Comments are due July 21, 2017; please send them to firstname.lastname@example.org.
For information on any of these changes go to the commissioner’s website: https://www.insurance.wa.gov/obsolete-citations-domestic-insurer-investments-r-2017-02?utm_content=&utm_medium=email&utm_name=&utm_source=govdelivery&utm_term=
Washington — Kreidler’s Health Insurance Concerns
Eleven health insurers have filed 71 plans for Washington state’s 2018 individual health insurance market:
Six insurers inside the Exchange, Washington Healthplanfinder: Coordinated Care Corporation, Kaiser Foundation Health Plan of Washington, Kaiser Foundation Health Plan of the Northwest, Lifewise Health Plan of Washington, Molina Healthcare of Washington, and Premera Blue Cross.
Seven insurers outside the Exchange: Asuris Northwest Health, BridgeSpan Health Company, Health Alliance Northwest Plan, Inc., Regence BlueCross BlueShield of Oregon, Regence BlueShield, Kaiser Foundation Health Plan of Washington, and Kaiser Foundation Health Plan of the Northwest.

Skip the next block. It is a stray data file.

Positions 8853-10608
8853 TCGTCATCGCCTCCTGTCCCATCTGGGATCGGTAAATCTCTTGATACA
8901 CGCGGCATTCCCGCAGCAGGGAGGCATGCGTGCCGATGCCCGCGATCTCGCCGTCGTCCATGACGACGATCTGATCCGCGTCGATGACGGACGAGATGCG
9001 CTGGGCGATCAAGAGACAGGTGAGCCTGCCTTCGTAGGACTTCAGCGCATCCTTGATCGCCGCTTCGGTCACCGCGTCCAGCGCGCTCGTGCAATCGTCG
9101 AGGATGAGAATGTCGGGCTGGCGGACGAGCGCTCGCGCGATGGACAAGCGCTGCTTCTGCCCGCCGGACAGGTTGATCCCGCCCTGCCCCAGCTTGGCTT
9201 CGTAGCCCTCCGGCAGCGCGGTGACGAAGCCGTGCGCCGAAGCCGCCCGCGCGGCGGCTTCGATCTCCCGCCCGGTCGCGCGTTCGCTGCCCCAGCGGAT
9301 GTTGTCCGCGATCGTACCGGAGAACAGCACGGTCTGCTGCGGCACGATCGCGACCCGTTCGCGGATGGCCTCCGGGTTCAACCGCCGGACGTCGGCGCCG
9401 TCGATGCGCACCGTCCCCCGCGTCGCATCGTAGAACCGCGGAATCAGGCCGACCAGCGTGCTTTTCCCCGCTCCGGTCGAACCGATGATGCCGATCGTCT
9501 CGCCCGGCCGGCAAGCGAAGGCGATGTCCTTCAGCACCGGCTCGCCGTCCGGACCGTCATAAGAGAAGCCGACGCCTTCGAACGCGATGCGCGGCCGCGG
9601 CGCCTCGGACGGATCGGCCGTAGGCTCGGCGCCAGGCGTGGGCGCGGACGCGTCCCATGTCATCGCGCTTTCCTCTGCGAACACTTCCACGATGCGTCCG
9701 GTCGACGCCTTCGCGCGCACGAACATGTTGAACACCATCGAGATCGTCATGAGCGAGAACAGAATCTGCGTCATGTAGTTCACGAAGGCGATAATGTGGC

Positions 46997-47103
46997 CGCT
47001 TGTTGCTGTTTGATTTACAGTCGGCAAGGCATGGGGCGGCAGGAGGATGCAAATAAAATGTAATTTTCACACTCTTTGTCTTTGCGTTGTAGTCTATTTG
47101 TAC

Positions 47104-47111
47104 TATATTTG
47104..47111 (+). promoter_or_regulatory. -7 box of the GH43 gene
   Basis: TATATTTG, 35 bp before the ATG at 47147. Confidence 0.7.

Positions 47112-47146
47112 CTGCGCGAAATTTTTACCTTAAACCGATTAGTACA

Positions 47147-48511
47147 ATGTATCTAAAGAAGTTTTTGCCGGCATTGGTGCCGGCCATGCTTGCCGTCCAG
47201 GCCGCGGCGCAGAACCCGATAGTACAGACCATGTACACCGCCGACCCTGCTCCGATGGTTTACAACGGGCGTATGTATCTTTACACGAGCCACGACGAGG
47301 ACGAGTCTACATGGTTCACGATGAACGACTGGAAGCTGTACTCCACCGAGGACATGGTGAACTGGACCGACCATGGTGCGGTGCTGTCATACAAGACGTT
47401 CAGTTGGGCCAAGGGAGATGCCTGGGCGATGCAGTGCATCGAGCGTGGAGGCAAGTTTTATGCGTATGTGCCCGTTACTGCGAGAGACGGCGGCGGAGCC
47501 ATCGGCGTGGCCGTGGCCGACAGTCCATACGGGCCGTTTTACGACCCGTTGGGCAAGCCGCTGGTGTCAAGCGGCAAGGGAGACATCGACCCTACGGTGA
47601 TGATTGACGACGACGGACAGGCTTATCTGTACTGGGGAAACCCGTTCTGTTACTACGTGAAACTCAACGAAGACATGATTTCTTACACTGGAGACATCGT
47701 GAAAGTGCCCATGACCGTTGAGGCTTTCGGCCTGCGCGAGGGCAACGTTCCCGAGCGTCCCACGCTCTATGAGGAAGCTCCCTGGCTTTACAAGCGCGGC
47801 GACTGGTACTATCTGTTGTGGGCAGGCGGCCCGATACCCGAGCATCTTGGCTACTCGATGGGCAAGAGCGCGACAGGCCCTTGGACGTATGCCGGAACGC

Two insurers selling both inside and outside the Exchange: Kaiser Foundation Health Plan of Washington and Kaiser Foundation Health Plan of the Northwest.
Currently, no insurer has filed plans in two counties – Klickitat and Grays Harbor.
Two insurers, Community Health Plan of Washington and Kaiser Foundation Health Plan of Washington Options, Inc., announced earlier this year that they will not participate in the 2018 individual health insurance market.
However, Kaiser Foundation Health Plan of Washington and Kaiser Health Plan of the Northwest will remain in both the Exchange and outside Exchange market for 2018.
As of March 2017, 1,119 people in Klickitat County and 2,227 in Grays Harbor County were enrolled in the individual market.
Under current state law, if no health insurer is available in a particular county, the only coverage option is through Washington state’s high-risk pool, WSHIP. However, because WSHIP is not a qualified Exchange insurer, subsidies would not be available.